Independent Student Newspaper Since 1969

The Badger Herald

Independent Student Newspaper Since 1969

The Badger Herald

Independent Student Newspaper Since 1969

The Badger Herald


‘X-Men’ sequel to mark biggest international debut

Los Angeles (REUTERS) — It’s bigger, faster and darker than the original movie, so perhaps it’s not surprising that it is receiving a bigger screen debut than “Spider-Man” or “Harry Potter.”

It’s the new “X-Men” film, “X2: X-Men United,” and studio Twentieth Century Fox hopes the sequel story about a universe of mutants will kick off the early summer movie season Friday with a box office bang.

“X2” debuts in 93 countries and territories around the world simultaneously, marking the broadest opening ever for a movie — wider than “Harry Potter” and “Spider-Man.”


The first film, 2000’s “X-Men,” raked in the cash — $294 million worldwide on a reported budget of $75 million, prompting filmmakers to believe the sequel could be even more profitable if they ratcheted up the action.

To some fans of the comic book series, the initial “X-Men” movie lacked energy and excitement that might be expected of the storied comic franchise.

Not so “X2.” In early screenings in Los Angeles, fans have been cheering their favorite characters like Wolverine, Magneto, Storm and Mystique.

With a budget of more than $100 million and the initial work of explaining the “X-Men” universe of mutants and their enemies out of the way, the sequel was free to show the fire and ice, claws and body armor that are the hallmark of “X2.”

More more more

“The marching orders in a sequel, I guess, are to top the first one — bigger, better, more action,” producer Lauren Donner said in a recent interview.

“X2” takes up where the first film left off, with Sir Ian McKellen’s metal-controlling villain Magneto locked up in a plastic prison and Patrick Stewart’s Prof. Charles Xavier still teaching gifted young mutants.

But a high-profile attack by a mutant with the ability to teleport — Alan Cumming as Nightcrawler — brings renewed attention to the brewing differences and struggles between mutants and humanity.

The attack draws in William Stryker, a military man with a shady past and even more suspect motives, to try and gain control of the “mutant problem.” It also draws back Logan, the clawed mutant known as Wolverine, to Xavier’s school. Played by Australian actor Hugh Jackman, Wolverine takes an aggressive role defending his fellow mutants.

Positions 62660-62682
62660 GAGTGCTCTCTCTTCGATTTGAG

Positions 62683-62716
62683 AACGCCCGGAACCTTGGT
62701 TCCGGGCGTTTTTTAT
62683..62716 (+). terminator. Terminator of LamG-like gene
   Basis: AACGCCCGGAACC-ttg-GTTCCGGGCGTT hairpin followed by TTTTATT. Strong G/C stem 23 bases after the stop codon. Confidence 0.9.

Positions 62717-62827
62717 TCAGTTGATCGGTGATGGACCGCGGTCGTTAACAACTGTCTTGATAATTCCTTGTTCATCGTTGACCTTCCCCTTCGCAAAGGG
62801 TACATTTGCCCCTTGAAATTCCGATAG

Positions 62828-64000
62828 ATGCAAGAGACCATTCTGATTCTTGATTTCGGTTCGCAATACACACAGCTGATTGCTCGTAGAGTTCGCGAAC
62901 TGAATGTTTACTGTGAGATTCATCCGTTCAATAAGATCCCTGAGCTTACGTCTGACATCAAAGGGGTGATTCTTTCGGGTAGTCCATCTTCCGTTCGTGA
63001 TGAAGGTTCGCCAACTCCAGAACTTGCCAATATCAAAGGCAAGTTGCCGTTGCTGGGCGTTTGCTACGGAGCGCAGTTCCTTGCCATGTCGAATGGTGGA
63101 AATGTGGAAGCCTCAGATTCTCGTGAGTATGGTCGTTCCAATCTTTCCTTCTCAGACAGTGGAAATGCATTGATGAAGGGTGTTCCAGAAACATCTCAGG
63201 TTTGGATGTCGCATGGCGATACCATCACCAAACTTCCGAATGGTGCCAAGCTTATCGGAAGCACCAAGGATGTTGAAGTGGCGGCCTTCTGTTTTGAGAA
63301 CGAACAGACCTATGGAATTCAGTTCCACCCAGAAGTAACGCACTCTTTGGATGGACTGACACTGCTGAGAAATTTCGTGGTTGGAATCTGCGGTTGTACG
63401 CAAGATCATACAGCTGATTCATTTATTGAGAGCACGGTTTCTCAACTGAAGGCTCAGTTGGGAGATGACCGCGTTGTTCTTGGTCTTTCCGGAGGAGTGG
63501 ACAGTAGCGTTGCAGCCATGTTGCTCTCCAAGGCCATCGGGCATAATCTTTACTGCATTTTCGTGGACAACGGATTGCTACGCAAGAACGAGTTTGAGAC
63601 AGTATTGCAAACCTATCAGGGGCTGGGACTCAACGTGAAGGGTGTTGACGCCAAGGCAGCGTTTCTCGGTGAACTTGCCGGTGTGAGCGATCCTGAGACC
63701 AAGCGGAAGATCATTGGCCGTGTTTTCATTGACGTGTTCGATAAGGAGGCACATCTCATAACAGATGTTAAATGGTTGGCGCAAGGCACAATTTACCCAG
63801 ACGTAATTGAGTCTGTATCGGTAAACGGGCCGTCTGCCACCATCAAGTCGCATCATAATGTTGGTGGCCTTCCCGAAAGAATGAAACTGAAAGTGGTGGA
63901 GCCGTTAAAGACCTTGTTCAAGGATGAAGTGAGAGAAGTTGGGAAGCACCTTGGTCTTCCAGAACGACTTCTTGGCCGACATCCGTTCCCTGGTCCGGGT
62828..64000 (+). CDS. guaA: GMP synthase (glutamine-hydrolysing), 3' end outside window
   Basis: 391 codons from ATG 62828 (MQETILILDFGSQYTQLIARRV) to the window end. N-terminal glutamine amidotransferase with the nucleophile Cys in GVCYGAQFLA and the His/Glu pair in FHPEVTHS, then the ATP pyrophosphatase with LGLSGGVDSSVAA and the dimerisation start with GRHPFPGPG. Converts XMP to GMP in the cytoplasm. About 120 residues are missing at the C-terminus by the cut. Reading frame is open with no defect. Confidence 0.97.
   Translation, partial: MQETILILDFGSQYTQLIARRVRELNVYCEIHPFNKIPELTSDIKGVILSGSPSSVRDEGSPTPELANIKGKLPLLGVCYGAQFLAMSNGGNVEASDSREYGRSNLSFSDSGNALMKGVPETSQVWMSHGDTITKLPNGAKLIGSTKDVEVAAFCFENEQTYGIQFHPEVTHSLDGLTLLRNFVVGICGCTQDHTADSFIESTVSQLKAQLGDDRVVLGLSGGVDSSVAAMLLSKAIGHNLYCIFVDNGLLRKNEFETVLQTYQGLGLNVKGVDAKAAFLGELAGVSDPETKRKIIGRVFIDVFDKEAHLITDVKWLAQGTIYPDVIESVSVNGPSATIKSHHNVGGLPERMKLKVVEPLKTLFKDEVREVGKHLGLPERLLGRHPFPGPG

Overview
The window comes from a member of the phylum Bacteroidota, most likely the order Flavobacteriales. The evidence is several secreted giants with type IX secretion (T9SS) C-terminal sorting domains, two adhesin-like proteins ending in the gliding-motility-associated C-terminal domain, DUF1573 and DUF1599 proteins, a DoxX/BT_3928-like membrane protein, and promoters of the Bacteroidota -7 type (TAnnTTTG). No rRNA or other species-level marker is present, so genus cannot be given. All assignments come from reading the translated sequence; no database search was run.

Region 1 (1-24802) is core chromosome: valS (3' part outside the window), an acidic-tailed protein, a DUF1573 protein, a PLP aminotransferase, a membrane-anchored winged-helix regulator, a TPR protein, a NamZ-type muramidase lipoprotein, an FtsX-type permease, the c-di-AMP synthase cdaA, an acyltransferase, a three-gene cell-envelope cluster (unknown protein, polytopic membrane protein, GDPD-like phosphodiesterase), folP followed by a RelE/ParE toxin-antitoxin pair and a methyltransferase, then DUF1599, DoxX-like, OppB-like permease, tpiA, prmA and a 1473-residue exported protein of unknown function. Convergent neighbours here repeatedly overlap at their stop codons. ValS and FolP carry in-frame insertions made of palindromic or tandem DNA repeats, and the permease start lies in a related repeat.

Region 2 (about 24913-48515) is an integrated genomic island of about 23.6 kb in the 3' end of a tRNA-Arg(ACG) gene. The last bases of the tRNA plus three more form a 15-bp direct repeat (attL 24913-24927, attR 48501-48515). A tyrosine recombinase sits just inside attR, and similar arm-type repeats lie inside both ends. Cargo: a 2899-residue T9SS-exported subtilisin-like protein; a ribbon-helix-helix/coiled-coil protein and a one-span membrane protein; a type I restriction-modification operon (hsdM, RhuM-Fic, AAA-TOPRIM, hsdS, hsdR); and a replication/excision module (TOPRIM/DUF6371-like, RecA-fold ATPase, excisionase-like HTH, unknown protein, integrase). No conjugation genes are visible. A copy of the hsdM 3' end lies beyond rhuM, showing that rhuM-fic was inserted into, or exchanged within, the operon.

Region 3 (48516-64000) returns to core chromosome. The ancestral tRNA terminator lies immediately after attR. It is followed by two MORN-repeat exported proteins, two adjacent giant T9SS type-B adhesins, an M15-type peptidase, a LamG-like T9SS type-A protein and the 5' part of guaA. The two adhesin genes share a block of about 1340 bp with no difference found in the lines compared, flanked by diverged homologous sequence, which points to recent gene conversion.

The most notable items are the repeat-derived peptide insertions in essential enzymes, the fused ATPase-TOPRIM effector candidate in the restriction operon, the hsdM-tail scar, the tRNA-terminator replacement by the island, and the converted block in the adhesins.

The sequel goes farther than the first in the scope of its story.

“Having had success with the first, a certain kind of freedom has been earned,” director Bryan Singer said.

The film, as with the comic book series, is an allegorical tale on the effects of discrimination against fundamentally decent people who happen to be different from others.

‘Bitter blue married couple’

The film’s special effects, costumes and make-up are elaborate. Cumming as Nightcrawler and Rebecca Romijn-Stamos as Mystique appear in head-to-toe blue makeup that took hours to apply each day.

“We were like an old, bitter, blue married couple,” Romijn-Stamos said, adding that the make-up made her action work very difficult. “It’s really hard to kick butt when you can’t see the butt you’re kicking.”

Former beauty pageant queen Kelly Hu, who has a black belt in martial arts, appears in the film as Lady Deathstrike, whose sharp metallic nails would make any manicurist shudder.

Hu and Jackman have an intense fight scene in the film, though Hu said she had to beg the gentlemanly Jackman, a veteran of musical theater, to hit her harder in their scene.

“I’ve played rugby. I’ve been in a few fights, (and) there’s not many people I’ve hit harder than Kelly,” Jackman said.

Stories and allegories

Director Singer, known for dealing with weightier material like the complex mystery film “The Usual Suspects,” said he enjoyed bringing comic book super heroes to life.

“As long as there are stories to tell and they’re taken seriously, then I think this universe can be explored for decades,” he said.

For their parts, producers Donner and Ralph Winter are already openly talking about the possibilities for an “X3” and even “X4” and “X5.” The film leaves a number of potential avenues open for such sequels, and a number of key cast members are already under contract for those films.

But others, like Oscar winner Halle Berry, who plays Storm in the movie, are not. Many expect that Berry, who did little publicity for the film and whose career is surging beyond the world of comic book mutants, will not be back.

“I don’t know about Halle,” Singer said.

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